Wednesday, December 30, 2009

believe the lie?

First, imagine a conversation that goes something like these...

A husband to his wife: "Honey, I know that when we were married, you made vows to me, saying you'll remain faithful to me, and I do appreciate that you said those things. But I've come to think that, really, my faith in you would be much more robust and stronger if I think that you didn't really mean those vows. In fact, if I were to come home tonight, and find you in bed with another man (or woman, as I am a postmodern open-minded man), my faith in you would not be shaken one bit. You see, if I really believed you meant your words of binding faithfulness, any slip on your part would be devastating to me, and would make me lose my faith in you. But if I doubt what words, no matter how well intended they may have been, you're slip would not bother me at all, and would in fact merely confirm that my faith is really in you and not in what you say."

Once you've recovered from that feeling of surrealism, consider these real words from comments written by someone in a debate on another blog in which I have participate lately.

I once held the same opinions you and your friends here are putting forth. I no longer do and I am the better for it. I can honestly say that if the Virgin Birth were proven in some way to be false my faith would not falter in the least. That is Bells (and Tony’s) point. But perhaps that is too “meaty” for some.

No one is denying anything. Rather, I would argue that the faith of these pastors you guys are in a huff about is deeper and stronger than the faith of those who fear their entire lives would crumble if the Virgin Birth turned out to be a myth.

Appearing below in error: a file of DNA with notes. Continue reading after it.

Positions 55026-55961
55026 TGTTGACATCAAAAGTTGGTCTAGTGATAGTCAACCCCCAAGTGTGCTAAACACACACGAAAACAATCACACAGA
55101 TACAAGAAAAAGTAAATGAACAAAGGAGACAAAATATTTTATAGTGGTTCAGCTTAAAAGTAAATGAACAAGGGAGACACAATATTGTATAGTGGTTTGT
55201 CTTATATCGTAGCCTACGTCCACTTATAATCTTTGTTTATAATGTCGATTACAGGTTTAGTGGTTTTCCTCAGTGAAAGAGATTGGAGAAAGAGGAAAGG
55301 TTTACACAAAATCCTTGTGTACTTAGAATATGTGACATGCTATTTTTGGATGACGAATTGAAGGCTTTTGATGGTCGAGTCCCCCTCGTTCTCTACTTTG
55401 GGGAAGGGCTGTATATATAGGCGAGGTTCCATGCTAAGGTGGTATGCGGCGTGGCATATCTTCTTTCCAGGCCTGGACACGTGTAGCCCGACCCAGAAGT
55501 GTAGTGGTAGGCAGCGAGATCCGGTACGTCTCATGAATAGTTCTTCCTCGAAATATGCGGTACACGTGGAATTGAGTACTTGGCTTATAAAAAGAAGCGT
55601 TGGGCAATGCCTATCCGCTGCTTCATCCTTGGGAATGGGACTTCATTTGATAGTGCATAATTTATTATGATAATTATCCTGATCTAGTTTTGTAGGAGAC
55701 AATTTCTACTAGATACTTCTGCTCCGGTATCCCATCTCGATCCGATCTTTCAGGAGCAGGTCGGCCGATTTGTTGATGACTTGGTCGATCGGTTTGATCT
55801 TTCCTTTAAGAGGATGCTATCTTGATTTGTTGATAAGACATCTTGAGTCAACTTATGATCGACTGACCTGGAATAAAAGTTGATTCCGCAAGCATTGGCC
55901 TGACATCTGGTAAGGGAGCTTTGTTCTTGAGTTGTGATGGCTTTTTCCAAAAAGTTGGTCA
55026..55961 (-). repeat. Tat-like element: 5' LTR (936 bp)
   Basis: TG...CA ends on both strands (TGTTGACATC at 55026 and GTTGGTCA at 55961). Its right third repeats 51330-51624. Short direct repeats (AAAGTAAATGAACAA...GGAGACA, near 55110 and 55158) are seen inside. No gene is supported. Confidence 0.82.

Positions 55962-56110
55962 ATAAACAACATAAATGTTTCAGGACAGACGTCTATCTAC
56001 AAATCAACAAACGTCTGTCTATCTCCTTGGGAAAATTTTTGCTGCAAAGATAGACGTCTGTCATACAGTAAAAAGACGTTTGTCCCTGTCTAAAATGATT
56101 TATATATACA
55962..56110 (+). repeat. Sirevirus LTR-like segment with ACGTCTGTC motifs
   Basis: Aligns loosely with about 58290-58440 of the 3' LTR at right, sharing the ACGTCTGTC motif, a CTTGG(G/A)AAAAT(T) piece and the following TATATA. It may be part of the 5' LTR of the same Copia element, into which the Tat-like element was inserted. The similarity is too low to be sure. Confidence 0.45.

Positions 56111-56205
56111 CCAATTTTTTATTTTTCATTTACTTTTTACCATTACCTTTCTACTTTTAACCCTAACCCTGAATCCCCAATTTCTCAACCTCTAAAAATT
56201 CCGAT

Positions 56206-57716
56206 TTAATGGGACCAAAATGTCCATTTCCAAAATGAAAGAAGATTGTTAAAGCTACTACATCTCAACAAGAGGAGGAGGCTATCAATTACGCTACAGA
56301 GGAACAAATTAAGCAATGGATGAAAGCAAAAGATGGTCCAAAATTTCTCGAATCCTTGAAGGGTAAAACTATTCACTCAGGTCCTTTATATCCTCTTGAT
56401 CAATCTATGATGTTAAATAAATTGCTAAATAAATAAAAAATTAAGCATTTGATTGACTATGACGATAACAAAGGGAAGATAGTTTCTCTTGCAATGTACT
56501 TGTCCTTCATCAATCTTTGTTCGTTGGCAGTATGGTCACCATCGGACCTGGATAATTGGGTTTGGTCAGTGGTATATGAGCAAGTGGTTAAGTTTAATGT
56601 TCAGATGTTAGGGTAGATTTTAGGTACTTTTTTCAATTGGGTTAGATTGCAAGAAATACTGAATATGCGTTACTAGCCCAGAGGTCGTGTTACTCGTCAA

It's sometimes instructive to put ideas into another into another situation, because often it will show more plainly how shallow and false the ideas are. Would we really consider a man who doubts his wife's vow of marital fidelity to really love her? Would it not rather show how shallow his love really is? Should she find his words impressive, or insulting?

So, too, should we be impressed by how much "deeper and stronger" it is to doubt the virgin birth of Christ? Should it be considered "meaty" to say that if this account should be proven false, then one's faith would still stand? What does it say about that faith, if it's foundation is proven to be lies?

It was Paul who said that if Christ was not raised from the dead, then our faith is vain, and why should be believe. No doubt, the person I've quoted above would think that approach of Paul's not meaty enough.


Anonymous said...

Your blog was confusing and rambling. I didn't quite follow your example of marriage infidelity and the point you were attempting to make. Your final point that our faith should be based on the truth rather than a falsehood is correct. However many events such as the virgin birth are not provable. We can only go on the testimony of the few that recorded those early events and trust that they were telling the truth.

jazzact13 said...

That's fair, I'll try to explain things a bit better.

In the excerpts from the debate on the other blog, the one saying those things was claiming that doubting that the biblical account of the virgin conception and birth of Jesus is factually true (that may not be what really happened) actually leads to a deeper faith then believing it.

My point in giving the example of the man speaking to his wife, claiming that his doubts of her vows of marital fidelity leads to a deeper love for her, is to show that such thinking is, inherently, ridiculous and contradictory. The man in the example essentially calls his wife a liar, then praises himself for his deeper and richer faith in her. I hope it's pretty evident how wrong such a man's thinking is.

So, too, is the thinking that a person could call God a liar and still claim to have a deeper faith in Him; rather, it shows a decided lack of faith, a faith shallow and weak.

Or, to put it in a way I have seen in the Bible, "Let God be true, and every man a liar".